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Sustainability News

June 8, 2021

Sustainability scientist and GIOSI deputy director Dave White and recent School of Sustainability PhD graduate J. Leah Jones published a paper, A social network analysis of collaborative governance for the food-energy-water nexus in Phoenix, AZ, USA, in the Journal of Environmental Studies and Sciences.

The authors conducted a social network analysis of food-energy-water nexus governance in the Phoenix metropolitan area, as part of a project funded by the National Science Foundation and led by Professor Ross Maciejewski from the School of Computing, Informatics, and Decision Systems Engineering. The social network analysis revealed challenges to collaborative governance of FEW nexus stakeholders, such as limited trust between actors. However, the research found that by leveraging bridging there are opportunities to increase collaborative governance between sectors. This study was a component of Jones’ dissertation.

The abstract follows.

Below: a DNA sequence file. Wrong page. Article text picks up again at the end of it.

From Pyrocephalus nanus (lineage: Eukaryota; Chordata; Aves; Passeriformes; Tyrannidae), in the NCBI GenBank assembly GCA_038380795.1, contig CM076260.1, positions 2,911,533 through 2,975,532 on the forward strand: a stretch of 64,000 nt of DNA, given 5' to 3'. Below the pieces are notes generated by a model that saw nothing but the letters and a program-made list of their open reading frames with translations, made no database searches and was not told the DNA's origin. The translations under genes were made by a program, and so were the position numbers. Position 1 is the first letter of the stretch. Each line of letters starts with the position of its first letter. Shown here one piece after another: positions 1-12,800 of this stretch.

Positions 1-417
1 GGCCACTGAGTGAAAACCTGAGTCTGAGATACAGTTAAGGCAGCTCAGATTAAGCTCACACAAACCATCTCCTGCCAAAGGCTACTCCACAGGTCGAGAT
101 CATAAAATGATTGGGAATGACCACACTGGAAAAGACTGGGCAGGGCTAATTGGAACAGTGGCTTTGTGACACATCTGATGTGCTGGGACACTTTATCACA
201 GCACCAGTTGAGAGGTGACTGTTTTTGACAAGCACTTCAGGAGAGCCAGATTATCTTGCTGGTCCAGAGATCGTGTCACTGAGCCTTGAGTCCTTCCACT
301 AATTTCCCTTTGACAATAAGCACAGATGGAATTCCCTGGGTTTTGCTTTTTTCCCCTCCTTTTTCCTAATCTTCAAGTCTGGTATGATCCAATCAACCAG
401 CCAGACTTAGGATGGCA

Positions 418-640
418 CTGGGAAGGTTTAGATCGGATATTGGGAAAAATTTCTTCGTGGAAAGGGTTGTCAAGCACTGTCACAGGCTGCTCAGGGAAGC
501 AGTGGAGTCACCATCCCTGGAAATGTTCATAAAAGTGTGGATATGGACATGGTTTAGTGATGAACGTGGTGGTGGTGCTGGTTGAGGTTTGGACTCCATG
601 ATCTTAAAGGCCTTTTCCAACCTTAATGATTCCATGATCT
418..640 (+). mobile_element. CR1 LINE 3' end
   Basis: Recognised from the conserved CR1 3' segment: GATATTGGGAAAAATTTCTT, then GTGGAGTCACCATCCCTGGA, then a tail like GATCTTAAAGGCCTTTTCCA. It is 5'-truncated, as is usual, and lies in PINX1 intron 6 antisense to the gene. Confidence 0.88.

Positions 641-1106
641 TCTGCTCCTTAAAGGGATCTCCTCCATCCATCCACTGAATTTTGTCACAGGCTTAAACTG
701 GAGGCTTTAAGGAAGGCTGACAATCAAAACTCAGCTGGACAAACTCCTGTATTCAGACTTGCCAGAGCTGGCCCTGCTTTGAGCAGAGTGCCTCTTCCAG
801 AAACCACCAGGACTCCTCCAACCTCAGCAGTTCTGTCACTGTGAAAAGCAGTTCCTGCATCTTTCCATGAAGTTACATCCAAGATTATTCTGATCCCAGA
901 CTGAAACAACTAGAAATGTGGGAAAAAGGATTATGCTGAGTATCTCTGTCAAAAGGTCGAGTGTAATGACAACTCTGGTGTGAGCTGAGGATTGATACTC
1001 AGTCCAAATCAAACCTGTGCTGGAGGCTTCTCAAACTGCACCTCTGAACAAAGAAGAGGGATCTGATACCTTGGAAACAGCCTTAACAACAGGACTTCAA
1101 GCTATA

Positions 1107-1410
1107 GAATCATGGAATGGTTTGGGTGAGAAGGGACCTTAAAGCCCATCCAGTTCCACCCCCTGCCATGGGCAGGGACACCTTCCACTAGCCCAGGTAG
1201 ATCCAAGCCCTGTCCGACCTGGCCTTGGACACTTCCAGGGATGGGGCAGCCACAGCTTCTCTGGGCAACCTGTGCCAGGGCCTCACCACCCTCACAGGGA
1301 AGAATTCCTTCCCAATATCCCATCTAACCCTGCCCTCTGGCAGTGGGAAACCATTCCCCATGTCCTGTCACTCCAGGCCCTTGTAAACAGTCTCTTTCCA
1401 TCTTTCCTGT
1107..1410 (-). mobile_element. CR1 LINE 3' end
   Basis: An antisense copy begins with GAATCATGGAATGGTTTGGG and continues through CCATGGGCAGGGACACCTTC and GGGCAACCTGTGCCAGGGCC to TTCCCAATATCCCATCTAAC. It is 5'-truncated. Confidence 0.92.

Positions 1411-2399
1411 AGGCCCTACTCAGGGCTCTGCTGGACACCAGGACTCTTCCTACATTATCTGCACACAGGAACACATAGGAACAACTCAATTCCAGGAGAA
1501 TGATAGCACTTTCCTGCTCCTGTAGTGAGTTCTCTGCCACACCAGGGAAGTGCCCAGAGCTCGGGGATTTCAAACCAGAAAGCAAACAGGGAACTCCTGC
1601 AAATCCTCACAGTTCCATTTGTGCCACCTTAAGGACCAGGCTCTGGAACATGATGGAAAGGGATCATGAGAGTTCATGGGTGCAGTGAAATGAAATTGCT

Despite the known benefits of integrated policy and planning, traditional governance decisions in the food-energy-water (FEW) nexus are often made without cross-sector collaboration, potentially leading to unintended consequences and decreased resource security. Applying collaborative governance approaches to the FEW nexus provides an opportunity to shift towards integrated policy of food, energy, and water governance; doing so first requires an understanding of the limitations of current governance structures and the opportunities for change. We conduct a social network analysis of stakeholders in Phoenix, AZ using secondary data sources to construct the social network of collaboration and to analyze the ability of the governance landscape to facilitate or hinder collaborative governance. The social network measures indicate potential challenges to collaborative governance of FEW nexus stakeholders, such as limited trust between actors. However, leveraging bridging actors provides opportunities to increase collaborative governance between sectors. This research is important for implementing collaborative FEW nexus governance in practice.